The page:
The Donor

Take a dash of Trap Them, dial the drumming down, mix in a bit of doom-paced riffwork and you have The Donor. In a nutshell, this track is metalcore mixed with doom. The intricate droning guitar segments are a real asset to the music, sprinkled like salt over crunchy, drawn out riffs. It’s big, crushing and doesn’t head anywhere too fast, but offers its own intricacy that’s well worth exploring further.

  

 

SUNDR begin their tour of Japan on Saturday, August 12 before returning to Australia in late August to commence their east coast tour. 

Catch Sundr at one of the following dates:

Saturday August 26 - The Brisbane Hotel, Hobart w/ DÉPARTE, CASCADES, BREAK THROUGH
Saturday September 9 - Fat Louie's, Brisbane w/ SIBERIAN HELL SOUNDS, EMPRESS
Saturday September 16 - The Crown and Anchor, Adelaide w/ TOMBSEALER, SWAMP LUNG, FAITHEATER
Saturday September 22 - The Old Bar, Melbourne - SUNDR/CASCADES Double LP Launch

Facebook events for the shows can be found here.

 

SUNDR

Official Website
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Instagram
Bandcamp
I Still See Plagues Film Clip

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LIFE IS NOISE by Thomas Brand - 8M ago

Credit: Zo Damage

  

LIFE IS NOISE Publicity is proud to announce the release of The Canvas Sea, the sophomore album from Melbourne based sludge/ambient act SUNDR.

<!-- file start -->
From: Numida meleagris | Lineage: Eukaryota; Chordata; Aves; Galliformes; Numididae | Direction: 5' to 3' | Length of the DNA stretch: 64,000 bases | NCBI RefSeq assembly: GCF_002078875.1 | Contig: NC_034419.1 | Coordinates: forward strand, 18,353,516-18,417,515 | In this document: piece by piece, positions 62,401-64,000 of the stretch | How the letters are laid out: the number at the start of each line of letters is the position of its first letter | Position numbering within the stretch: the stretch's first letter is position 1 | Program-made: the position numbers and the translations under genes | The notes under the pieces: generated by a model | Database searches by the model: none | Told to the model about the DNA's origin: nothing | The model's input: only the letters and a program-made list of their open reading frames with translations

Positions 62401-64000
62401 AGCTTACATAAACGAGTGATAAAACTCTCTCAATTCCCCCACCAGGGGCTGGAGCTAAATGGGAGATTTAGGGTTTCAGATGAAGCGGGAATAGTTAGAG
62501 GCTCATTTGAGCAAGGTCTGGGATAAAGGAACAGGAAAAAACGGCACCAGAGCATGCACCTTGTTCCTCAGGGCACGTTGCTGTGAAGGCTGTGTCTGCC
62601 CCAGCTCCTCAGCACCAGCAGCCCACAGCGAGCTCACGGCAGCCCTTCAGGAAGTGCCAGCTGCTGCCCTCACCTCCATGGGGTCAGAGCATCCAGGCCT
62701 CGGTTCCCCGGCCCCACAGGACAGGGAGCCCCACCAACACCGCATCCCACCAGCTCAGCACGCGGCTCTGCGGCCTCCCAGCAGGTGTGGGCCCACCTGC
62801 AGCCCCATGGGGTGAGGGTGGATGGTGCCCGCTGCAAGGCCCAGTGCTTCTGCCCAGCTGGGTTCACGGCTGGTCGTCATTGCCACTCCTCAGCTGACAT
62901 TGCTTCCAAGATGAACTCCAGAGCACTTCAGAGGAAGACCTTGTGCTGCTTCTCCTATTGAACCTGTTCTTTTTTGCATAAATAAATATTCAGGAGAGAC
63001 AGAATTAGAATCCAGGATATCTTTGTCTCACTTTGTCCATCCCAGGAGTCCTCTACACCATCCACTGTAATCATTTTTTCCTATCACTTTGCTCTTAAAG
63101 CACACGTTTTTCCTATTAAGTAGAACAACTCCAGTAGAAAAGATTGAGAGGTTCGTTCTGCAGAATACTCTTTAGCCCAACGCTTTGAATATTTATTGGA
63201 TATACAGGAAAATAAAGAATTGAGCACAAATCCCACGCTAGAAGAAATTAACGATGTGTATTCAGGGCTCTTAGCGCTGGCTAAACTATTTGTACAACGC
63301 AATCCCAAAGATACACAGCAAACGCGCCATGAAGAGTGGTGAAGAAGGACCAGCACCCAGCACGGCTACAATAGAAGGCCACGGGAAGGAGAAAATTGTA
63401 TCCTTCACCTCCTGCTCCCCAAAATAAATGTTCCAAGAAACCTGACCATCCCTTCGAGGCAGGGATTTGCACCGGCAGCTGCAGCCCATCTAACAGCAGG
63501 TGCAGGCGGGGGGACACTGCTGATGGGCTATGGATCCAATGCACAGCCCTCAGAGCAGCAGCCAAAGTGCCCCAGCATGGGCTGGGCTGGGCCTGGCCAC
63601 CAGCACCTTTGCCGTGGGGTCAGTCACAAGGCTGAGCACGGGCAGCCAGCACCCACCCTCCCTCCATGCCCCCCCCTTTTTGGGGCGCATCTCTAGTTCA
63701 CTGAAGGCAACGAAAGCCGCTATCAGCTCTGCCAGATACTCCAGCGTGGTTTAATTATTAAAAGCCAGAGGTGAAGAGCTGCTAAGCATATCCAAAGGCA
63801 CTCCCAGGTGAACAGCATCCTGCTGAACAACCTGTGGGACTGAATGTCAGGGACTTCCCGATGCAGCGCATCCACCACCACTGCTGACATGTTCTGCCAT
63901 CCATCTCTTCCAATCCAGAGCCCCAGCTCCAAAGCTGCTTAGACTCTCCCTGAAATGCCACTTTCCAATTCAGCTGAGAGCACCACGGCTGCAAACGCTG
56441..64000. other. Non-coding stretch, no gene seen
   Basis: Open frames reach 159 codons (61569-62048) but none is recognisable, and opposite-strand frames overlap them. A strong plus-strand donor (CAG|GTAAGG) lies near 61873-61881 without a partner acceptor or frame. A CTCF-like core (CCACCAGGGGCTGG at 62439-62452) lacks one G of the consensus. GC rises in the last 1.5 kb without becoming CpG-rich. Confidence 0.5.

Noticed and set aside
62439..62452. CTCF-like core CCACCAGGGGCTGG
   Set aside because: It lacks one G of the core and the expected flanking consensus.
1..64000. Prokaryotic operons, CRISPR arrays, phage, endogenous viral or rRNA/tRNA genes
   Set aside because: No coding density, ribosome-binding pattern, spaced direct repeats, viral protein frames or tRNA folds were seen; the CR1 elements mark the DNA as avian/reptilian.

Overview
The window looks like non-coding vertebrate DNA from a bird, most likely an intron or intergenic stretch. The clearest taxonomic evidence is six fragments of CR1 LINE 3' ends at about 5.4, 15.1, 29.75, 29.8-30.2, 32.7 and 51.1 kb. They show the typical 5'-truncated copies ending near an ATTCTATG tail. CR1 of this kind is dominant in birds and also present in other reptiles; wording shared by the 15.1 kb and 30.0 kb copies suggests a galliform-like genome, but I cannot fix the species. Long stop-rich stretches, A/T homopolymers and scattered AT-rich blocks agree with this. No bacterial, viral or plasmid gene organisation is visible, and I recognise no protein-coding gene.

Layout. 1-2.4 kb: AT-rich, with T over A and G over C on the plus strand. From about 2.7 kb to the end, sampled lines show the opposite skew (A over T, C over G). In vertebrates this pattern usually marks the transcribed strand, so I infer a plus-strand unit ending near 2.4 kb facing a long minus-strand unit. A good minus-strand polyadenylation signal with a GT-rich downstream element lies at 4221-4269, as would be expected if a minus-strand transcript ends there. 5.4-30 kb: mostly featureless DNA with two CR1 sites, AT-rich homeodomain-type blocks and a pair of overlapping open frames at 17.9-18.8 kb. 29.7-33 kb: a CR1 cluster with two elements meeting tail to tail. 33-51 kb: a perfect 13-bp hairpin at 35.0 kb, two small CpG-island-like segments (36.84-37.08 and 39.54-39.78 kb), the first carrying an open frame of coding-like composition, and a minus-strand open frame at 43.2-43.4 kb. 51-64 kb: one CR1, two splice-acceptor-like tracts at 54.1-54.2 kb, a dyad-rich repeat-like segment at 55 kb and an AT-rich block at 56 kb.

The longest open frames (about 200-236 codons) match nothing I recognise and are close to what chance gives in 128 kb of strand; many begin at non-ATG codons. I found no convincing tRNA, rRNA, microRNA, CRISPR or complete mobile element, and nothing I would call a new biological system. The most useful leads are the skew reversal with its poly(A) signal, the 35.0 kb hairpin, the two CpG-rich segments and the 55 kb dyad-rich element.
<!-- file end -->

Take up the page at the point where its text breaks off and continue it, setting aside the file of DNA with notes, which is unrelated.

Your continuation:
The Canvas Sea is an album steeped in an all-enveloping darkness.

It presents both lyrics and music pieced together from the band’s collective experiences, feelings and observations – the product dark times and darker thoughts. “I honestly felt like a new person when I finished my tracking, like every negative emotion I had was transferred into the songs,” vocalist Scott Curtis recalls of the recording process.

The album, recorded at The Black Lodge in Brunswick, Melbourne and engineered by Mike Deslandes, went through a process that ensured the final product captured a fluidity and a jam-like improvisational structure that’s become crucial to the music itself. The title track The Canvas Sea was nominated to represent the album as it’s a perfect example of the writing process. Created off the back of time constraints, the band used both their improvisational and technical experience to work with a pre-existing blueprint of their design to create a striking balance between fierce and forlorn – fusing brooding ambience with heavy instrumentals to devastating effect.